I've made a NN with back propagation that is supposed to play connect-4. It
has 42 inputs(for each boardposition 1), 20 neurons in the hidden layer and
7 outputs(for each column one). The idea was to train my NN with my Minimax
algorithm so that i don't have to build up all the tree but just run the
board through the network. So the input is the actual boardpositions and the
output should be the column to play.
I've tried to train this network with 1 input set. That worked fined, but as
soon as I was trying to train it with 2 sets or more it didn't worked. The
problem is that I connect all my inputneurons with all my neurons in my
hidden layer and like-wise for my output neurons so the highest value of the
output neurons is only dependant of the weights and not of the input.(rahter
stupid i guess)
Could anyone give me an idea or a clue how i could organize my network to
solve this problem?
"stef" <email@example.com> wrote in message news:<firstname.lastname@example.org>...
> I've made a NN with back propagation that is supposed to play connect-4. It
> has 42 inputs(for each boardposition 1), 20 neurons in the hidden layer and
> 7 outputs(for each column one). The idea was to train my NN with my Minimax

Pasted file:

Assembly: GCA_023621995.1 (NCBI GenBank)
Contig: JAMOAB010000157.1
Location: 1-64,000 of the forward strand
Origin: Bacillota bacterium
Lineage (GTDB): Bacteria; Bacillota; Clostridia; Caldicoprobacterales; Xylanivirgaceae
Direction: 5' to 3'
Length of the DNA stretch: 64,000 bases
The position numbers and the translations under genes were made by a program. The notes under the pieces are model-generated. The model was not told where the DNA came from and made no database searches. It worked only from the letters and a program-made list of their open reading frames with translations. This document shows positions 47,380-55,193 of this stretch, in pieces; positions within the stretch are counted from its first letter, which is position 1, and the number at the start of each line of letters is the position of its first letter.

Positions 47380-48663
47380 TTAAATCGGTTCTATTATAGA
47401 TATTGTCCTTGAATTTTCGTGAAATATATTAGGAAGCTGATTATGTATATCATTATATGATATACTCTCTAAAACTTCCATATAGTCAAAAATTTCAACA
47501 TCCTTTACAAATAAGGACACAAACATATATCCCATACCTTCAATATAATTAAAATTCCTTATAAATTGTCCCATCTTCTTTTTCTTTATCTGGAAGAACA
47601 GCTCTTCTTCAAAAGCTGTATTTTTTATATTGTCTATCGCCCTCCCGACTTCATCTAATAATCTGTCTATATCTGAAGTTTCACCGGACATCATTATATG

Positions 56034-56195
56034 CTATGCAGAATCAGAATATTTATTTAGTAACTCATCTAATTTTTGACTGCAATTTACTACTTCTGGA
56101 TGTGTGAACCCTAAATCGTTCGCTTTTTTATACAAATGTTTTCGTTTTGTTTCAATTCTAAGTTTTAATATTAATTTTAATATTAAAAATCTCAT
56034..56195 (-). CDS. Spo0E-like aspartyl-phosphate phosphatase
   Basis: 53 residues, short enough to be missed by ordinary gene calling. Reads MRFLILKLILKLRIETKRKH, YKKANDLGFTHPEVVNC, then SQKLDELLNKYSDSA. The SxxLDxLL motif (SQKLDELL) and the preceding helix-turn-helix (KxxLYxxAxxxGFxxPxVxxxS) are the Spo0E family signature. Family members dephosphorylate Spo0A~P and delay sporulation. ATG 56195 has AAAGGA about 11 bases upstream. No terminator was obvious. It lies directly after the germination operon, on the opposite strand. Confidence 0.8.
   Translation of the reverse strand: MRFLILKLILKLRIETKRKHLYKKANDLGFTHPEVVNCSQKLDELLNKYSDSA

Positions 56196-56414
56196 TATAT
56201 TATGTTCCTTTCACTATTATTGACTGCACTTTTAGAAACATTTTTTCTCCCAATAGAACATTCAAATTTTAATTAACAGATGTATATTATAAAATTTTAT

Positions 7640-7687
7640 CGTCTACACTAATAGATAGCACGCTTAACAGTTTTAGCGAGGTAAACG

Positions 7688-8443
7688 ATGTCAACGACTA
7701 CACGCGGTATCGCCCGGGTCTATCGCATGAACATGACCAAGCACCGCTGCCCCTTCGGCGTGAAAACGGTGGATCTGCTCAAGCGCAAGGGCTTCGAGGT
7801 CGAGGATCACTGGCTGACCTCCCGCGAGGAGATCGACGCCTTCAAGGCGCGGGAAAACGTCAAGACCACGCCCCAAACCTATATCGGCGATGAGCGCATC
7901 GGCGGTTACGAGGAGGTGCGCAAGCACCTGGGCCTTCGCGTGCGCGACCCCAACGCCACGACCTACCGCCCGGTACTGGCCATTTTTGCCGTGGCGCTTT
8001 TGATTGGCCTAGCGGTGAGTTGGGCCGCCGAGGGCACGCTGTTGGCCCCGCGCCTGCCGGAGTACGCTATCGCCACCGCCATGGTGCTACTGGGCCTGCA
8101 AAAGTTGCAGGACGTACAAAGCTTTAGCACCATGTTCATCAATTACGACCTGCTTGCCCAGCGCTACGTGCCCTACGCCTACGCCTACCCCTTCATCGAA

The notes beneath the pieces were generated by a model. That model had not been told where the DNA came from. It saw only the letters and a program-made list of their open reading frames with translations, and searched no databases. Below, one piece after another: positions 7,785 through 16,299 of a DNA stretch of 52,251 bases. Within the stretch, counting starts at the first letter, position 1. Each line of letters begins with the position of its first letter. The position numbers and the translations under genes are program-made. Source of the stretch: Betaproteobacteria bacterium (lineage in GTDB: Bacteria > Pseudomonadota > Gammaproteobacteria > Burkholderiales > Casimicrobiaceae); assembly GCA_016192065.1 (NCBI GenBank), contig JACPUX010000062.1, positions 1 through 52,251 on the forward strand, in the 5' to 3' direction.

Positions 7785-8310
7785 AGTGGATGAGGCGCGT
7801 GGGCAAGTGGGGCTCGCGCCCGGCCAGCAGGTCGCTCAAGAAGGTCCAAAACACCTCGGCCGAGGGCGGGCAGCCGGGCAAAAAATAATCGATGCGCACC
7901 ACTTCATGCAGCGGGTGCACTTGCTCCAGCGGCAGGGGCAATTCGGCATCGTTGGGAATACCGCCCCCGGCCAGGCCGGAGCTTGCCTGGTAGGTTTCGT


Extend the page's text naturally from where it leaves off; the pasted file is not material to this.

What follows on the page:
> algorithm so that i don't have to build up all the tree but just run the
> board through the network. So the input is the actual boardpositions and the
> output should be the column to play.
I've developed a neural network evaluator for Connect 4 successfully
using a 42-80-1 fully connected network (trained using td(lambda)).
Instead of outputing a column to play, try using it to output an
evaluation score for a board.
email@example.com (B) wrote in message news:<firstname.lastname@example.org>...
> email@example.com (Imran Ghory) wrote in message
> > Instead of outputing a column to play, try using it to output an
> > evaluation score for a board.
> By doing this is still would have to use some kind of a search tree.
> The point is that i already have an evaluation function that's rather
> good and I don't want to use a gametree.
Not using a game tree isn't generally a good idea unless you have a
specific reason why you can't use one.
Assuming you're using some sort of obvious representation and you're
training it to output something like [0,0,1,0,0,0,0] (i.e. play the
3rd column), it's unlikely you'll be able to produce a good evaluator.
NN are better at learning smooth functions, but the function you're
trying to teach it is anything but smooth.
Consider two sequential board positions in a game, the two board
positions will be virtually identical except for one difference (a
single piece), yet the output of the neural network may have to change
significantly say from [0,0,1,0,0,0,0] to [0,0,0,0,1,0,0] which is
one of the largest changes in output possible.